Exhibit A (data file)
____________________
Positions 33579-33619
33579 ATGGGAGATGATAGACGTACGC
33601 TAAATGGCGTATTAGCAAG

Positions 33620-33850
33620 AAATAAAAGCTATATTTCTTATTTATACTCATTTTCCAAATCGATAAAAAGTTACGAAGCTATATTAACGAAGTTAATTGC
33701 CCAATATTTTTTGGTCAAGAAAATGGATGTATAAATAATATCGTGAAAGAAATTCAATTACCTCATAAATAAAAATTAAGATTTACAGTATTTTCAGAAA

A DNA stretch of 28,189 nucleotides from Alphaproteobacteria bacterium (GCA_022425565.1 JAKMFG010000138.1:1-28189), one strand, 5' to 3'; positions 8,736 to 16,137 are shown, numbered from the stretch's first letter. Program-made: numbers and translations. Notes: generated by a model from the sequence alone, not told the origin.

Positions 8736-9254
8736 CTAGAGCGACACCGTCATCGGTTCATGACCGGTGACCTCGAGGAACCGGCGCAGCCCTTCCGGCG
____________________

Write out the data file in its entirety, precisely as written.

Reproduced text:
Positions 33579-33619
33579 ATGGGAGATGATAGACGTACGC
33601 TAAATGGCGTATTAGCAAG

Positions 33620-33850
33620 AAATAAAAGCTATATTTCTTATTTATACTCATTTTCCAAATCGATAAAAAGTTACGAAGCTATATTAACGAAGTTAATTGC
33701 CCAATATTTTTTGGTCAAGAAAATGGATGTATAAATAATATCGTGAAAGAAATTCAATTACCTCATAAATAAAAATTAAGATTTACAGTATTTTCAGAAA

A DNA stretch of 28,189 nucleotides from Alphaproteobacteria bacterium (GCA_022425565.1 JAKMFG010000138.1:1-28189), one strand, 5' to 3'; positions 8,736 to 16,137 are shown, numbered from the stretch's first letter. Program-made: numbers and translations. Notes: generated by a model from the sequence alone, not told the origin.

Positions 8736-9254
8736 CTAGAGCGACACCGTCATCGGTTCATGACCGGTGACCTCGAGGAACCGGCGCAGCCCTTCCGGCG